• H03M11/02Details
    • H03M11/04Coding of multifunction keys
    • H03M11/06Coding of multifunction keys by operating the multifunction key itself in different ways
    • H03M11/08Coding of multifunction keys by operating the multifunction key itself in different ways by operating selected combinations of multifunction keys
    • HELECTRICITY
    • H01BASIC ELECTRIC ELEMENTS
    • H01HELECTRIC SWITCHES; RELAYS; SELECTORS; EMERGENCY PROTECTIVE DEVICES
    • H01H3/00Mechanisms for operating contacts
    • H01H3/02Operating parts, i.e. for operating driving mechanism by a mechanical force external to the switch
    • H01H3/12Push-buttons
    • H01H2003/127Details of the key cap concerning the actuation by fingernails or having provision to allow usage with long fingernails
    • HELECTRICITY
    • H01BASIC ELECTRIC ELEMENTS
    • H01HELECTRIC SWITCHES; RELAYS; SELECTORS; EMERGENCY PROTECTIVE DEVICES
    • H01H2217/00Facilitation of operation; Human engineering
    • H01H2217/036Plural multifunctional miniature keys for one symbol
    • HELECTRICITY
    • H01BASIC ELECTRIC ELEMENTS
    • H01HELECTRIC SWITCHES; RELAYS; SELECTORS; EMERGENCY PROTECTIVE DEVICES
    • H01H2219/00Legends
    • H01H2219/002Legends replaceable; adaptable
    • H01H2219/01Liquid crystal
    • H01H2219/011Liquid crystal with integrated photo- or thermovoltaic cell as power supply
    • HELECTRICITY
    • H01BASIC ELECTRIC ELEMENTS
    • H01HELECTRIC SWITCHES; RELAYS; SELECTORS; EMERGENCY PROTECTIVE DEVICES
    • H01H2223/00Casings
    • H01H2223/034Bezel
    • H01H2223/0345Bezel with keys positioned directly next to each other without an intermediate bezel or frame

Abstract

Abstract of the Disclosure The bottleneck of interfacing manual keyboards with high capacity data processing systems to rapidly enter a large number data input characters and processing instructions is resolved to use fewer keys without compromise on the rapidity of data entry. Thus, data input of either characters or processing instructions is entered in response to a single manual actuation stroke of keyboard keyswitches selected either one at a time or concurrently two or more at a time by a single finger on one hand. Thus, numeric calculators can with only nine keyswitches process all ten decimal digits plus a variety of processing instructions. Full alphanumeric data input can be handled with as few as twelve keyswitches. In this mode of operation fewer keys are needed and there is no delay in entry of data. Also the invention provides a layout pattern for touch entry of data with one hand with contoured finger homing positions that sense the right keyswitches and reduce entry errors. A set of side-by-side keys in a single field arranged for selection of each entry by a single finger is provided to improve accuracy of entries by avoiding mental choices and permitting "mechanical" entry of unmemorized new data.

Description

~Z4~(1196 IMPROVED MANUAL DATA ENTRY IN DATA PROCESSING SYSTEMS
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Technical Field This invention relates to multiple function high capacity data processing systems and more particularly it relates to data processing systems with manual entry keyboards providing a large choice of entries to data processing systems.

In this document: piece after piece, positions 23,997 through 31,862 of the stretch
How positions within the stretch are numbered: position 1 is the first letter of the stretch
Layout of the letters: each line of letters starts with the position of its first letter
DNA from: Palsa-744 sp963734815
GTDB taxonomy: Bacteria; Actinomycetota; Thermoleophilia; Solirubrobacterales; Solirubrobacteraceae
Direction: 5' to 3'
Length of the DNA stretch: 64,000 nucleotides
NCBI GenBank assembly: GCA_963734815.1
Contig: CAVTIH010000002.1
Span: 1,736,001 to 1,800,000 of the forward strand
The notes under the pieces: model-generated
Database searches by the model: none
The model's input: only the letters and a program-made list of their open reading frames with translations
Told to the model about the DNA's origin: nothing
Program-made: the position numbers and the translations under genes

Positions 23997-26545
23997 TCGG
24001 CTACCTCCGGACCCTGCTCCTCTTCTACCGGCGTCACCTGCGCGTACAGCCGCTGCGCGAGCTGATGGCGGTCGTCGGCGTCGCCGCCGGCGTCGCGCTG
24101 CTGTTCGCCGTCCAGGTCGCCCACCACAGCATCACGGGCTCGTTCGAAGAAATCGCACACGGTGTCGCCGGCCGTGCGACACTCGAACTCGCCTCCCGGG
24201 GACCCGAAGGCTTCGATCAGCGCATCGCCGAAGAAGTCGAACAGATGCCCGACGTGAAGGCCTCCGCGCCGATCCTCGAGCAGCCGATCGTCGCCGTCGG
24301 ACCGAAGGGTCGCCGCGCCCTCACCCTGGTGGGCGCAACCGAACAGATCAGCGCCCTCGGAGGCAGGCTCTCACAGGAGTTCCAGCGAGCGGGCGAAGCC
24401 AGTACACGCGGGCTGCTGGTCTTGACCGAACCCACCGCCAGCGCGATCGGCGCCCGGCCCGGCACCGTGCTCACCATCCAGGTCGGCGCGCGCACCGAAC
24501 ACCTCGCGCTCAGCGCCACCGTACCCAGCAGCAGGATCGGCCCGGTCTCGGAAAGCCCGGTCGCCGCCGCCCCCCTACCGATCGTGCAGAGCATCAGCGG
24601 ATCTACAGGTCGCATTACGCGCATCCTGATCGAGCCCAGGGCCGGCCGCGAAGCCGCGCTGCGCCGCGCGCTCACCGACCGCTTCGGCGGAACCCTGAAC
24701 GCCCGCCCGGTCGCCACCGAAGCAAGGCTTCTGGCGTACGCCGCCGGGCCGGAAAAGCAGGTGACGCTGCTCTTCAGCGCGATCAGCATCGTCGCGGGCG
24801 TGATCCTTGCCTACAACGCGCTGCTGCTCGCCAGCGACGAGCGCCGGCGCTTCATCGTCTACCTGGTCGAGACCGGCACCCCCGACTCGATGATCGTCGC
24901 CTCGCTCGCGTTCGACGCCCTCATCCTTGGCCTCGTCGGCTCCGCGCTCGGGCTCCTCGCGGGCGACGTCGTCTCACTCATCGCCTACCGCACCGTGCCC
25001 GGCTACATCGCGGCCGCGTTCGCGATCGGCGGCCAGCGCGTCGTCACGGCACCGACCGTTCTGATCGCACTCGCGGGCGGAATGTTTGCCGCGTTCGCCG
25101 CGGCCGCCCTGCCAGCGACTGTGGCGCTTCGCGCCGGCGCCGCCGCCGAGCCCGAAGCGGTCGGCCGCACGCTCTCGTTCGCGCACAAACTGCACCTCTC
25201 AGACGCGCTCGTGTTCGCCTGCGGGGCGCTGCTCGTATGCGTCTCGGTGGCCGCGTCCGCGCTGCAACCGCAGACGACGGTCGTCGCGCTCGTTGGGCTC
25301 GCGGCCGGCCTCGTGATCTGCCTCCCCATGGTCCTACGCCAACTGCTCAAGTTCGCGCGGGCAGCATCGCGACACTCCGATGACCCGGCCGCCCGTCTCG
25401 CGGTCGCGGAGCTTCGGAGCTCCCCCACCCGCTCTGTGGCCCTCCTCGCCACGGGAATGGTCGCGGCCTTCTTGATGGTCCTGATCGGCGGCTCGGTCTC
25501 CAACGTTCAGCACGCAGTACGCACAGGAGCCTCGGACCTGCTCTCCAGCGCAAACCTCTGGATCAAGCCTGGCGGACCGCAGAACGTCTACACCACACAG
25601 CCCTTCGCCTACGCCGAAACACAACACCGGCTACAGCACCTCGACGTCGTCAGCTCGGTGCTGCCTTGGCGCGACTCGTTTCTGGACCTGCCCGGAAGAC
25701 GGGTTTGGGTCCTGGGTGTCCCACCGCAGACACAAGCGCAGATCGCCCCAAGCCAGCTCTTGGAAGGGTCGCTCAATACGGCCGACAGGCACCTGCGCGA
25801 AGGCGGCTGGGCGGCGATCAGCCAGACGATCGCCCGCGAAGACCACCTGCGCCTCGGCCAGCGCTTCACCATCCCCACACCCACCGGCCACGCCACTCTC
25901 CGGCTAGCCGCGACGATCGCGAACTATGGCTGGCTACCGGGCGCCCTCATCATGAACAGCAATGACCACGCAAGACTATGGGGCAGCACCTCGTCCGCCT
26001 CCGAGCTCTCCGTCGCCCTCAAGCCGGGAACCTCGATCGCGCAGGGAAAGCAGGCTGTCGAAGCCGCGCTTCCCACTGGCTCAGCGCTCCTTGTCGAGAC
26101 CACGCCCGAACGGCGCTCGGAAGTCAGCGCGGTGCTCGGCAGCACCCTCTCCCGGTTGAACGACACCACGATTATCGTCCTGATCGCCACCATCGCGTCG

Background Art Modern data processing systems are developed from multifunction chips having capabilities of performing many hundreds of functions, receiving many instructions and processing a wide range of data, and in particular alphanumeric data. Manual keyboard entry techniques have not kept up with the significant increase in capacity and comprehensiveness necessary to permit the effective use of the increased chip capabilities and thus have been a significant bottleneck to the advance of the manual entry data processing art.

In many instances a keyboard with few keys located in a limited space is necessary, as in the case of pocket size computers, or those designed for "touch" entry with a single hand so that the other hand may refer to records, etc. as in the case of an accounting system. Yet the trend is to go to larger and larger keyboards to increase the capabilities of communication with modern data processing chips.

Typical art permitting a keyboard system to be used in different modes thus producing multiple use of the keys is exemplified in my U.S. patent 4,547,860 granted October 15, 1985, in U.S. patent 4,124,843 by H.G. Bramson et al for "Multi-Lingual Input Keyboard and Display", November 7, 1978, and in U.S. patent 3,892,958 by C.C. Tung for "Inverse/Complementary Function Prefix Key", July 1, 1975. In such cases each key can achieve 3~
s3 "I

~2,~3~9~i;

-2 several functions to communicate with a larger number of the chip functions than a single mode keyboard.

In my U.S. patent 4,547,860 the keyboard capabilities are even further increased by adopting a multiple keystroke mode of operation that permits a single key to achieve multiple functions in each operating mode, depending upon whether one or more sequential strokes of the key are employed. There is, however, a price to pay for the significantly expanded range of functions available, namely, the time it takes for entry of data, and the increased chance for operator error. That is, if in order to provide alphanumeric operation a key need be stroked twice for each alphabetic character entry, it is obviously a tedious and time consuming process as compared with using a typewriter.